Tuesday, August 2, 2016

Genesis Notes — The Woman: From Jesus' Lips

GENESIS STUDY
The Annunciation - Luke 1:26-38
The Visitation - Luke 1:39-56
The Presentation in the Temple - Luke 2:22-35
The Wedding at Cana - John 2:1-11
The Crucifixion - John 19:25-27
A Vision of Heaven - Revelation 12:1-7

We are still breaking away from Genesis with Genesis: God and His Creation to look at the answer to the promise that the woman and her seed would defeat God's enemy.

I never really thought anything about how Jesus addressed His mother but the following two snippets of study make it crystal clear. The use of "woman" is a direct connection back to Genesis, the first woman Eve, and the "woman and her seed." For Him to deliberately us that word again when being crucified makes it even more powerful as to how important it was to make this connection.

The Wedding at Cana - John 2:1-11

Marriage at Cana, c. 1500, Gerard David, Musée du Louvre, Paris
For Jesus to address His own mother as "woman" in this context takes us right back to Gen. 3:15. We know He could not have meant any disrespect for her, so we must understand that it has special significance. For Him to ask her what she wants of Him is to heighten the dramatic power of the episode, and John doesn't want us to miss any of its meaning. It is clear that Jesus has every intention of granting Mary's request. What follows is a collaboration of the two of them that produces the very first sign of Jesus' Messianic mission in Israel. Mary acts as advocate ("they have no wine") and mediator ("do whatever He tells you"). Jesus changes water to wine, a miracle rich in Messianic overtones. What has John done in this episode? He has given us the grown-up icon of the Woman and her Seed. With language meant to call to mind the Garden of Eden, he has enabled us to see in Jesus and Mary the New Adam and the New Eve. The work of the Messiah has begun. [Note: According to The New Bible Dictionary (Wm. B. Eerdmans Publishing, 1965), one site in Israel thought to be that of ancient Cana is marked by springs of water and groves of fig trees, much like a Garden we know.]

The Crucifixion - John 19:25-27

The Crucifixion, seen from the Cross, by James Tissot, 19th century.
John's gospel is the only one to preserve this scene from the Crucifixion. Is the exchange prompted by sentiment or expediency? Is Jesus worried about what will happen to His mother when He is gone? Or is there deeper spiritual significance in this episode? Actually, the gift of a familial bond between Mary and John rockets us right back to the Garden of Eden. There we remember that the first Eve was called the "mother of all living," but before she had a chance to begin a family, she and Adam were expelled from Paradise. The original family plan for humanity was for Adam and Eve to preside over children who could enjoy the blessedness of the Garden and eat freely of the Tree of Life. Disobedience brought death into the human story, so Eve's motherhood was bittersweet. She became the human mother of the dying. That hope of blessed family life in the Garden was shattered.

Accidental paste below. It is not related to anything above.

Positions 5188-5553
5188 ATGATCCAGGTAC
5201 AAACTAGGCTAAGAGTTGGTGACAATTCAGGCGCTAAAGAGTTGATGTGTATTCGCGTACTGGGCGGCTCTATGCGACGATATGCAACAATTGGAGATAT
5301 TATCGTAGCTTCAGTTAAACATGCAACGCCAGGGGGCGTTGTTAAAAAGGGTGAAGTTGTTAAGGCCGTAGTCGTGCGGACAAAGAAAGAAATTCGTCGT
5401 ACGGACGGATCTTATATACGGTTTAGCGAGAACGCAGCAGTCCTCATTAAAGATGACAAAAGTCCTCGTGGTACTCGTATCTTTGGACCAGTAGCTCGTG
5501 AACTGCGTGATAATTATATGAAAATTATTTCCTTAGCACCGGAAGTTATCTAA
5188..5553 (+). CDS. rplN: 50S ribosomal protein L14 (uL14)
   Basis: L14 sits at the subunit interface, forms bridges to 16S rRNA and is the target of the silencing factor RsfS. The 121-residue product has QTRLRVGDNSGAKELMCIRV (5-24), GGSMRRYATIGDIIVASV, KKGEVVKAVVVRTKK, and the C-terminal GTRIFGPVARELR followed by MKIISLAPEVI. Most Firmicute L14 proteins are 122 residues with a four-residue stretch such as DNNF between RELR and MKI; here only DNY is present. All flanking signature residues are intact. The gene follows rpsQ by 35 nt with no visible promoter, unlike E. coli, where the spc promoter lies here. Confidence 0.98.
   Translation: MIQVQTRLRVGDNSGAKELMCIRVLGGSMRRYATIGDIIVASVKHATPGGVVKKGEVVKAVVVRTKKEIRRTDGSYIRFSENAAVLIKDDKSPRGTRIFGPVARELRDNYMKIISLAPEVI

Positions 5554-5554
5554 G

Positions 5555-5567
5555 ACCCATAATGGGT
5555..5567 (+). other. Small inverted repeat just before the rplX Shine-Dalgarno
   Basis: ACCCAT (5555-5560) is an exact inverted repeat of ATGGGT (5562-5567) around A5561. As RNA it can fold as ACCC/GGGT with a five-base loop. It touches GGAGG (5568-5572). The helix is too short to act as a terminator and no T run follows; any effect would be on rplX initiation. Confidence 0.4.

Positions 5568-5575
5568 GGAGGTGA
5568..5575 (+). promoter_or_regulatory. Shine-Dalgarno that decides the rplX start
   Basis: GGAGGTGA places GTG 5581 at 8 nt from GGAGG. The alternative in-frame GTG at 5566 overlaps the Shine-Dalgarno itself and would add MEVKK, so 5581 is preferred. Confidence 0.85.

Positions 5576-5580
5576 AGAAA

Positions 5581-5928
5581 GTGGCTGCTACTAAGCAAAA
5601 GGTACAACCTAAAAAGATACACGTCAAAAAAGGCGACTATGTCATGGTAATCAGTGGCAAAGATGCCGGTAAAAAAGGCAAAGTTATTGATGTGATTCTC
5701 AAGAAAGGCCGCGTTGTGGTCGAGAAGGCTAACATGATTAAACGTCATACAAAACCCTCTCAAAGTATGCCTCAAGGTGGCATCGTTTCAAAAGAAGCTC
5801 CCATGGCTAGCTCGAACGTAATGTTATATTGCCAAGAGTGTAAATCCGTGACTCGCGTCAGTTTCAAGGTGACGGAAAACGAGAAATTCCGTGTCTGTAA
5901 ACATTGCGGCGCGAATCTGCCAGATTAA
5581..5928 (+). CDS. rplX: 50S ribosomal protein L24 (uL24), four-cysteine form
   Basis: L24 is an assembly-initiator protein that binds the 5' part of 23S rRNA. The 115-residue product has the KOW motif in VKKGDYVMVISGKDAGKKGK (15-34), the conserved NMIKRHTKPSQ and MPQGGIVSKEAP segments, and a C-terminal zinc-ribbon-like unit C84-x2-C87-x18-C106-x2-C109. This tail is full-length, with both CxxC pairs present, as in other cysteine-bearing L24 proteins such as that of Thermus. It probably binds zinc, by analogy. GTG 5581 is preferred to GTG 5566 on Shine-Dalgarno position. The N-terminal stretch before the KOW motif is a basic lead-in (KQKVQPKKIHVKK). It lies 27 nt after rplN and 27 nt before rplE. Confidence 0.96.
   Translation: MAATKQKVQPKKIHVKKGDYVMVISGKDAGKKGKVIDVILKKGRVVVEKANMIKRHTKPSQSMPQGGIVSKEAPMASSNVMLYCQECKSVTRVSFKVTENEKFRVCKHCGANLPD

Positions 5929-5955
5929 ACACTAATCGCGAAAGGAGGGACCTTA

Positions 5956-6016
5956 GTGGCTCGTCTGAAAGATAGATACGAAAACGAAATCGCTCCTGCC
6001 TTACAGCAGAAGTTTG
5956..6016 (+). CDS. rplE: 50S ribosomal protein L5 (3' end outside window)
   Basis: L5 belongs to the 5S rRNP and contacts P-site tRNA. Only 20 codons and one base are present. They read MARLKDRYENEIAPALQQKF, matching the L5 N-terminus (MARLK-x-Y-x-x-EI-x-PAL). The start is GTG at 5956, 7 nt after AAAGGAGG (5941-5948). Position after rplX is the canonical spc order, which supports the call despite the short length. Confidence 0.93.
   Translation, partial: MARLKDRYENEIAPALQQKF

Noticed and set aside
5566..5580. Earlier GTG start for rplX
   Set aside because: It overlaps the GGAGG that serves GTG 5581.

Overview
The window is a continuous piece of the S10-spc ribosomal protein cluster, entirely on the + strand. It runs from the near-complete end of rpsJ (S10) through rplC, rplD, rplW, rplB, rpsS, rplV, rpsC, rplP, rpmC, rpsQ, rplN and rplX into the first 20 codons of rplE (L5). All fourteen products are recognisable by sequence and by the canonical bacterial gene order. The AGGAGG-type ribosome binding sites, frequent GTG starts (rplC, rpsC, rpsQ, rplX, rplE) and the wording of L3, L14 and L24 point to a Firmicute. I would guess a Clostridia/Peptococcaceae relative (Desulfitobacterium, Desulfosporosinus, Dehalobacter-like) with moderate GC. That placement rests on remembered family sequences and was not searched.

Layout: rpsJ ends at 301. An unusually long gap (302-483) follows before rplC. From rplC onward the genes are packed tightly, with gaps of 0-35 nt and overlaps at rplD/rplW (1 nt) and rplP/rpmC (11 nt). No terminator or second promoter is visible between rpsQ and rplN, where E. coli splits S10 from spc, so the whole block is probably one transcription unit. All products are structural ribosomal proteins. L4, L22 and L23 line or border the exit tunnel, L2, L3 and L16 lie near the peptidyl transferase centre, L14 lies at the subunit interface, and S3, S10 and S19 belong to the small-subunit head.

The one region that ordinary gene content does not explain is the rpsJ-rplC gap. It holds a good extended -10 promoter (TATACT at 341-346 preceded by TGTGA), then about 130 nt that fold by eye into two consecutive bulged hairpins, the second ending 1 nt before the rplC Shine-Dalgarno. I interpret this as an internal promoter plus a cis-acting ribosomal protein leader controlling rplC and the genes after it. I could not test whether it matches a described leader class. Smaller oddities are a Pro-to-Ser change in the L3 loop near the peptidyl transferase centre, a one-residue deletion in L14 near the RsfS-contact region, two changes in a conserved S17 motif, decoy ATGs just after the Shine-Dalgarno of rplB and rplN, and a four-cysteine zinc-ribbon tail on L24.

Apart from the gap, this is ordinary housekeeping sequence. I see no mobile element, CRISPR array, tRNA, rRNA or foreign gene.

Shattered but not lost. When Jesus, as He is dying, establishes this new family between Mary, the New Eve, and John, the only one of the Twelve at the foot of the Cross, He elevates Eve's motherhood to a supernatural fulfillment. Mary's motherhood will extend to all those who are in union with her Son, as John showed himself to be. Just as God becomes the Father of all who are born again into new life in Christ through baptism, Mary becomes their mother, by this gift from Jesus. This new "family," of course, is the Church-all those "who hear the word of God and do it," just as Jesus described it in Luke 8:19-21; see also Rev. 12:17). We can see that it was Jesus' intention to share Mary with His followers. Her motherhood in the Church is a powerful sign of God's plan to recover what was lost in the Garden (see CCC 964).

No comments:

Post a Comment